What types of surgery are available to someone with gastric cancer?
Most patients who are diagnosed with resectable gastric cancer will have a gastrectomy. In short, this surgery cuts out part of (or the whole) stomach. Gastrectomy is usually accompanied by a lymphadenectomy, where some of the lymph nodes near the stomach are taken out too. This helps prevent the spread of disease.
But, in some cases it can be helpful to remove other organs in the abdomen as well. This might be necessary for two main reasons: firstly, if the cancer has directly spread to this area. Or, the doctor might think it is very likely that the cancer could spread to these organs and would remove them to avoid this.
Which other organs might be taken out in a surgery for stomach cancer? Why?
- Spleen: a bean-shaped organ behind the left side of the stomach which acts similarly to a large lymph node
- Liver: a large organ on the right side of the body which is important for removing toxins from our body, helping digest our food, and making important products such as proteins
- Pancreas: a J-shaped organ found beneath the stomach and nestled in with the duodenum. It releases juices needed for digesting food, and hormones (like insulin) that help control our blood sugar.
- Transverse colon: part of our large intestine that stretches across the waist. It contains mostly-digested foodstuffs on their way to being eliminated.
- Duodenum: the first part of our small intestine. It receives foodstuffs right from the stomach and is important for absorbing nutrients and breaking down the material. This is where the food is mixed with fluids released from the liver and pancreas. So, the duodenum has a number of roles that are important to digestion!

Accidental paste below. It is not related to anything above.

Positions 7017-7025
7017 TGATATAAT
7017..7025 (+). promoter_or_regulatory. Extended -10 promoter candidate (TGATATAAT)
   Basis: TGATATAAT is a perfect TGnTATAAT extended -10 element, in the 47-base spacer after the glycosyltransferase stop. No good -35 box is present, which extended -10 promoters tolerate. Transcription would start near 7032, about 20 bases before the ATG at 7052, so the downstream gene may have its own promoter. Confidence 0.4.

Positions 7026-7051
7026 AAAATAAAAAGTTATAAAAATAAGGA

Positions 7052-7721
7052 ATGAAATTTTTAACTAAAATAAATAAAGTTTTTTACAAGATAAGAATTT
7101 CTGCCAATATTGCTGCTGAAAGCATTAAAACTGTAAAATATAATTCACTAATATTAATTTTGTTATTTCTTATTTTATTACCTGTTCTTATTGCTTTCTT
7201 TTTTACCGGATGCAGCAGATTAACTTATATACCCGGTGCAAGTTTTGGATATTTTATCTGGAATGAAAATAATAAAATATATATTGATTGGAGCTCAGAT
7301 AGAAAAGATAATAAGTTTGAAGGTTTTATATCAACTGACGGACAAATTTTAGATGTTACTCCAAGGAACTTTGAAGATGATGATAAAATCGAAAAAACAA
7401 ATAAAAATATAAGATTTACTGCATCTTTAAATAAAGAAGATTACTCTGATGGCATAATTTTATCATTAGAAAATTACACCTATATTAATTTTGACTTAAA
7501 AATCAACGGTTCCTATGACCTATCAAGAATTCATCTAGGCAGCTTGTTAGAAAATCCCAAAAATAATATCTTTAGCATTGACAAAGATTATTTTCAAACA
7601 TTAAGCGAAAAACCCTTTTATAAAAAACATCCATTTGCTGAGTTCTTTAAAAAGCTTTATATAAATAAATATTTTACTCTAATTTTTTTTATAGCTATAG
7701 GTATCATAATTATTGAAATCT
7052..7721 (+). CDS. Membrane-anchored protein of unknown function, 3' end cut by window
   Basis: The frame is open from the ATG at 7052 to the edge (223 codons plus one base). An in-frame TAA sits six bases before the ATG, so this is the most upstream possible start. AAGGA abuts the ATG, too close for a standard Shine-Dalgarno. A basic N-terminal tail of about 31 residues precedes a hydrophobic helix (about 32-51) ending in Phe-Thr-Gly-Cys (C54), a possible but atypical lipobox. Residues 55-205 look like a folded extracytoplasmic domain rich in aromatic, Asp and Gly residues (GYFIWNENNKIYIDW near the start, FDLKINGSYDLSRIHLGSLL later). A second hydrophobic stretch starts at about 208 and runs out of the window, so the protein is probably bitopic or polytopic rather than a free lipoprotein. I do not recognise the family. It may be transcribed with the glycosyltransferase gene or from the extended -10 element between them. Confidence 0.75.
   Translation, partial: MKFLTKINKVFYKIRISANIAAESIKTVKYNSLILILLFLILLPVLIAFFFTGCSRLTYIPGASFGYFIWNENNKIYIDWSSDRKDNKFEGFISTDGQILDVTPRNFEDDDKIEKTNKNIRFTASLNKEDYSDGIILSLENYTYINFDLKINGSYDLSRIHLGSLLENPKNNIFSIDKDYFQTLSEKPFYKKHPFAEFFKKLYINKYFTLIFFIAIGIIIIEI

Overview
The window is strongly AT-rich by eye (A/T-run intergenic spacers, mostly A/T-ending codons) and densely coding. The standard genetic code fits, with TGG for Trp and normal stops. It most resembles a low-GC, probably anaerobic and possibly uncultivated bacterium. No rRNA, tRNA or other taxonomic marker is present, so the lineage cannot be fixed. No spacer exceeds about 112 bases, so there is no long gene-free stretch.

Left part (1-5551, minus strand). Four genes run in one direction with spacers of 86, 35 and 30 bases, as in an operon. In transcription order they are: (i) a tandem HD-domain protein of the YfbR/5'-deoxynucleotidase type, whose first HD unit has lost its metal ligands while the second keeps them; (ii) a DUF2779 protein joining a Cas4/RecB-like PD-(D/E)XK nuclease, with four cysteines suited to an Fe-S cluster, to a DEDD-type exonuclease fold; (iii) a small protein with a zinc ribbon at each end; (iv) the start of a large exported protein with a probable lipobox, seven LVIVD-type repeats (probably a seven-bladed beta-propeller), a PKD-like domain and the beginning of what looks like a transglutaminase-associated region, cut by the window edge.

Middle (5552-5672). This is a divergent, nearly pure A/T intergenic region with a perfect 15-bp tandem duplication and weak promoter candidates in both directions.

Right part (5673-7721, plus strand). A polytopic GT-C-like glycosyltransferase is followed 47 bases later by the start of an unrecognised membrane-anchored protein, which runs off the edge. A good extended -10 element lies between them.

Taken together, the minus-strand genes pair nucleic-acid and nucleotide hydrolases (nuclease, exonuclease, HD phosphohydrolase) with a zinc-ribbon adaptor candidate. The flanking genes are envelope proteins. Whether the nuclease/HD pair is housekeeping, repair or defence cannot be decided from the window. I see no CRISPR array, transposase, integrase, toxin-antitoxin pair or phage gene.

These structures are particularly important to consider in gastric cancer because they are located near the stomach. This means that the cancer is more likely to spread to these locations than other places in the body which are further away. Removing multiple organs is called a multivisceral resection; “multivisceral” literally means “more than one organ”.
How can a doctor tell if they got all the cancer out?
It is usually difficult to answer this question for sure, especially because cancer can recur if even one diseased cell is left in the body. But, a good way to assess if most of the tumor is removed is by looking at the margins (borders), using the R classification system. After a surgeon removes a tumor, the cut-out sample is sent to the lab. Here, a pathologist looks at the sample under a microscope and identifies what “margins” the surgery was able to achieve:
- R0 Margins: complete (“curative”) resection. This means that all signs of cancer were removed. This is the best-case scenario!
- R1 Margins: microscopic resection. A few cancer cells remain which are visible under a microscope.
- R2 Margins: macroscopic resection. Part of the tumor remains, which is visible with the naked eye. This is not an ideal scenario, but it can sometimes happen. For example, if the whole tumor cannot be safely resected without damaging vital nearby structures (such as major blood vessels or organs). In this scenario, part of the tumor would have to be left behind in order to preserve the patient’s life.
These papers by Dr. Coburn and her research team try to address some major questions about when it is appropriate to remove multiple organs, which organs should be taken out, and what the consequences are.